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Time for a mitzvah

Time for a mitzvah

Livingston teens stuck at home get creative with fund-raisers

Molly Nelson with babka she baked to raise money for the Community FoodBank of New Jersey. Courtesy Melissa Feldman
Molly Nelson with babka she baked to raise money for the Community FoodBank of New Jersey. Courtesy Melissa Feldman

When Molly Nelson was forced home to Livingston from her gap year in Israel due to the spread of the coronavirus, she spent a lot of time in her kitchen cooking and baking. Nelson is a 2019 graduate of The Frisch School in Paramus and was studying at the seminary Midreshet Lindenbaum in Jerusalem.

When back in New Jersey, “I kept seeing so many different people doing different projects to help raise money … and I thought, ‘I’m home and why not do something?’” she told NJJN.

Nelson was baking challah frequently using her aunt’s recipe and it got rave reviews from her family, so she used the dough to develop a chocolate babka. She sold the loaves for $15 each for a pre-Shavuot fund-raiser and raised $280 for the Community FoodBank of New Jersey.

Nelson said she intentionally picked a recipe that was “something special that I can do that’s not such a simple dessert.”

Her project sent her parents, Melissa Feldman and Ariel Nelson, on a hunt to buy ingredients, including flour and yeast, two items that have been in short supply during the pandemic.

“Finding all the ingredients was a long process,” she said, but she learned how to use fresh blocks of yeast — sometimes the only kind available — perfected her chocolate filling and crumb topping, and managed to bake 18 loaves.

Nelson said she’ll continue her baking project and is considering donating to an organization in memory of her grandmother Eva Nelson, who died June 5.

Molly Nelson has been an “inspiration to our community,” said Daphna Ansel who, with her sister Olivia, have been tie-dying sweatshirts and masks to raise money for Friendship Circle, an organization which supports children with disabilities and their families. The Nelson and Ansel families are members of the Synagogue of the Suburban Torah Center in Livingston.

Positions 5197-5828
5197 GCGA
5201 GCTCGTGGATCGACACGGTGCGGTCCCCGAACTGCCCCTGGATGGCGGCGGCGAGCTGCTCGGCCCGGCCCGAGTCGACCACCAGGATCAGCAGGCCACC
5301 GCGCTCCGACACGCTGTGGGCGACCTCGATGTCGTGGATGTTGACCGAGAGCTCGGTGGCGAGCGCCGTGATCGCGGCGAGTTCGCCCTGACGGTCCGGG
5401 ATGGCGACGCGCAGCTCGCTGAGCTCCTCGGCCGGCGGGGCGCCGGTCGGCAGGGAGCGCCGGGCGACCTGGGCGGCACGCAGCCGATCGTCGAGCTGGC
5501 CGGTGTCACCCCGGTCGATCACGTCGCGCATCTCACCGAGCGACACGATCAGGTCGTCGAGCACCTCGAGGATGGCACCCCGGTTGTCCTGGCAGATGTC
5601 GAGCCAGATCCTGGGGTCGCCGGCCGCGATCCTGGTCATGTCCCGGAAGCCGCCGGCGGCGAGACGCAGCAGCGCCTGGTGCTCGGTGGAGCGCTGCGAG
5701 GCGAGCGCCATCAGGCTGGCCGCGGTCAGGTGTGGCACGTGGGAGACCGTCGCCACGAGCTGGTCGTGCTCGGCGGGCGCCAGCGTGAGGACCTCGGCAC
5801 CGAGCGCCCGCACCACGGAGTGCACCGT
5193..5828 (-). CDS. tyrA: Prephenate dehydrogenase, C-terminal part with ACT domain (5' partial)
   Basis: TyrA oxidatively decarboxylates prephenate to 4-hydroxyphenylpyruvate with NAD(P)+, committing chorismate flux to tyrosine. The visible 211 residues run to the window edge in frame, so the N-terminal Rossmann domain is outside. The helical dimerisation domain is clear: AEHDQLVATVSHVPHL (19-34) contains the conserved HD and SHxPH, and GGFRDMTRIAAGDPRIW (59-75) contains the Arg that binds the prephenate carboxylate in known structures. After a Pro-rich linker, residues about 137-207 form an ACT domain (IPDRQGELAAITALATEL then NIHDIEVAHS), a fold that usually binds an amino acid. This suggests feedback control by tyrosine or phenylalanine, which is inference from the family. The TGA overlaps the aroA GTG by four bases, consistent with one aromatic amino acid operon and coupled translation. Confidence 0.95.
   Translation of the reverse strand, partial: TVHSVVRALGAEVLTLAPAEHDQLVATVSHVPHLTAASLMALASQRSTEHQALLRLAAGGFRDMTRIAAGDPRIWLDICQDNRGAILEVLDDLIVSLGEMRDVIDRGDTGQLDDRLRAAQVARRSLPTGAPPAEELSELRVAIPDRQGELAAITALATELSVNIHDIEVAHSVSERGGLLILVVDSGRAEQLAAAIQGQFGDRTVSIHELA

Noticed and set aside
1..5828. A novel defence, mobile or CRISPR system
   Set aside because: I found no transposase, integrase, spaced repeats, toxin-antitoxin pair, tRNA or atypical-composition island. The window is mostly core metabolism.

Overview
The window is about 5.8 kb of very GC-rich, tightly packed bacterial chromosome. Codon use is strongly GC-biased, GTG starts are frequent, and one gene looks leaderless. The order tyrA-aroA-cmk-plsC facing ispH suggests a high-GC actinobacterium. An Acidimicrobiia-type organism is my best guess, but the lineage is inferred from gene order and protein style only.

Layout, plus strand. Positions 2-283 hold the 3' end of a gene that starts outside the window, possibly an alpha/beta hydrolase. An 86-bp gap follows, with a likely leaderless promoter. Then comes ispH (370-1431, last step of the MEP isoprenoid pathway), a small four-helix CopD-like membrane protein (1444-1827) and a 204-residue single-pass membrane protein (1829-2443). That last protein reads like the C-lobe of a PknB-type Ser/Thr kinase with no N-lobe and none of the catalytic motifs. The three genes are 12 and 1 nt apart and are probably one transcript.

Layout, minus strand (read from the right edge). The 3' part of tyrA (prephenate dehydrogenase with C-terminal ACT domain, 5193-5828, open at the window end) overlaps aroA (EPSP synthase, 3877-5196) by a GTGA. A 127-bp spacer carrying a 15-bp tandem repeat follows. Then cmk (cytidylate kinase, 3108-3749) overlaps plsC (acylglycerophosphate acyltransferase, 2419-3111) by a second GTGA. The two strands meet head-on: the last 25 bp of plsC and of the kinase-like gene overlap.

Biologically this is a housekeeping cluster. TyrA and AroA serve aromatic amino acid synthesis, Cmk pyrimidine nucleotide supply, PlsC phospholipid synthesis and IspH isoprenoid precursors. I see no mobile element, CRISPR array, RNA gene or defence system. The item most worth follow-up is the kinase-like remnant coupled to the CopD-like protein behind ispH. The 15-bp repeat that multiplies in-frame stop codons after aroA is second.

Olivia Ansel, at left, and sister Daphna in masks and sweatshirts they tie-dye and sell to benefit Friendship Circle. Courtesy Ansel Family

Daphna also returned home in March from her seminary, Midreshet Moriah in Jerusalem. She’s a 2019 graduate of Rae Kushner Yeshiva High School (RKYHS) in Livingston, where Olivia is a rising sophomore. Their parents are Michelle and Jacob Ansel.

Daphna bought a tie-dye kit in April as a birthday gift for Olivia and the sisters were impressed with how well their sweatshirts turned out.

“This actually is really cool, I’d wear it out,” Daphna said about their first foray. She told NJJN they were looking for a way to be productive with their time and created “tie dye for charity” to raise money for an organization important to them.

“We both love Friendship Circle,” said Daphna. Daphna volunteered with the organization every Sunday during her four years of high school, and Olivia said the participants in Friendship Circle are “so fun to hang out with.”

The masks cost $5 each; a combination of mask and sweatshirt is $36. To date, they’ve sold 30 sweatshirts and 35 cotton masks and have raised nearly $400 for Friendship Circle. 

“As many orders as we get we will continue selling,” Daphna said. 

To order email

To purchase babka from Molly Nelson, email

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